SIXTH ANNUAL CRIMINAL LAW SYMPOSIUM: THE SIXTH AMENDMENT: PANEL TWO: THE RIGHT TO COUNSEL AT TRIAL: THE FUTURE OF EFFECTIVE ASSISTANCE OF COUNSEL: REREADING CRONIC AND STRICKLAND IN LIGHT OF PADILLA, FRYE, AND LAFLER Skip over navigation
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Copyright (c) 2012 Texas Tech University School of Law
Texas Tech Law Review

SIXTH ANNUAL CRIMINAL LAW SYMPOSIUM: THE SIXTH AMENDMENT: PANEL TWO: THE RIGHT TO COUNSEL AT TRIAL: THE FUTURE OF EFFECTIVE ASSISTANCE OF COUNSEL: REREADING CRONIC AND STRICKLAND IN LIGHT OF PADILLA, FRYE, AND LAFLER

Fall, 2012

Texas Tech Law Review

45 Tex. Tech L. Rev. 229

Author

Richard E. Myers II*

Excerpt



I. Introduction



Two cases decided in March of 2012, Lafler v. Cooper 3 and Missouri v. Frye, 4 when read in conjunction with Padilla v. Kentucky 5 from 2010, suggest that there is significantly more room for judicial intervention in the relationship between defense counsel and the defendant under the guise of the Sixth Amendment than previously thought. 6 These cases, taken together, squarely place the courts in the business of regulating the attorney-client advising relationship, including advice regarding whether or not to accept a plea or go to trial; the forecasts of the risks associated with going to trial and counsel's estimate of the likelihood of conviction; and the potential collateral consequences of conviction. 7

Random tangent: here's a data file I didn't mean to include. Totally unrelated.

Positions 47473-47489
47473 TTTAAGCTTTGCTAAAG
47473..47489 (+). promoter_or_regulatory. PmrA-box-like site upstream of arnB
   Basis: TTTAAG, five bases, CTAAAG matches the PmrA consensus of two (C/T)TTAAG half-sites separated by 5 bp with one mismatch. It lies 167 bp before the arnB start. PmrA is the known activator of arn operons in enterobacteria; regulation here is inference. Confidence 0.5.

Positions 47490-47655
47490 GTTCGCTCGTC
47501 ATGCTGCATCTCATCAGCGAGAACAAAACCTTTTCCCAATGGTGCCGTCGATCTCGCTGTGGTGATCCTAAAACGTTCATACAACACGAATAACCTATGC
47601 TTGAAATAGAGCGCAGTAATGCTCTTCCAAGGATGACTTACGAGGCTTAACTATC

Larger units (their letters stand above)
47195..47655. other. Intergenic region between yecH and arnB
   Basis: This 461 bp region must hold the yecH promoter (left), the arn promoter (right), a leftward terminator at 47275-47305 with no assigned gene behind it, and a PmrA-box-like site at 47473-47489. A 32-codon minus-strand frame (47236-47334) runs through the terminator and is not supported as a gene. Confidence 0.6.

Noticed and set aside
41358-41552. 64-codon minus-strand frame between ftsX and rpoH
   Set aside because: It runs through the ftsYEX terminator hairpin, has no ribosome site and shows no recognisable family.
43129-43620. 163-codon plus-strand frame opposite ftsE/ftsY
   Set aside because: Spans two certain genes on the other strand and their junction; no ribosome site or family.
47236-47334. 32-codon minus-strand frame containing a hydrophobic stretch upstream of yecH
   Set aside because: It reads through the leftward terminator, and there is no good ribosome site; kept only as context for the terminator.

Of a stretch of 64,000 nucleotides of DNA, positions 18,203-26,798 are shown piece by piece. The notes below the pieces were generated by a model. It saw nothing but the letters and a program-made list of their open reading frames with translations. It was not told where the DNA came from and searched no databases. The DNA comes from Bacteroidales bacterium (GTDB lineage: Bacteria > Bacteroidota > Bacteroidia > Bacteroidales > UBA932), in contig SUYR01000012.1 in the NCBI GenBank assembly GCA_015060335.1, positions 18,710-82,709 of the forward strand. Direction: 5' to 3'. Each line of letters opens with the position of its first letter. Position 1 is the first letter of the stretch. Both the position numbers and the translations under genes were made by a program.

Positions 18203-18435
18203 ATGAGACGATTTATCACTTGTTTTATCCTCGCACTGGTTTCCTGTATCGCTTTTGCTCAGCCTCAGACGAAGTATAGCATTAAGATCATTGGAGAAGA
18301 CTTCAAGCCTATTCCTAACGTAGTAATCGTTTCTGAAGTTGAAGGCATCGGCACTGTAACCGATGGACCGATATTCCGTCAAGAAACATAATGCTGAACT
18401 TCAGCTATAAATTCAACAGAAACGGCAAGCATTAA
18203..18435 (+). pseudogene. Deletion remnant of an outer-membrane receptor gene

The Supreme Court has opened the doors to the previously privileged conversations, notwithstanding the majority's acknowledgment in Frye that this will be very difficult because no formal court proceedings are involved. 8 This leaves the supervising court and opposing counsel out of the picture. 9 "Indeed, discussions between client and defense counsel are privileged. So the prosecution has little or no notice if something may be amiss and perhaps no capacity to intervene in any event." 10 It also leaves recounting the details of the conversation to the memories of a probably untrained and inherently biased defendant. 11 The Court dismissed those concerns without meaningful discussion, not because the majority had good answers to offer, but because it felt that the pretrial plea-bargaining system was too important. 12 "[P]lea bargains have become ...
 
 
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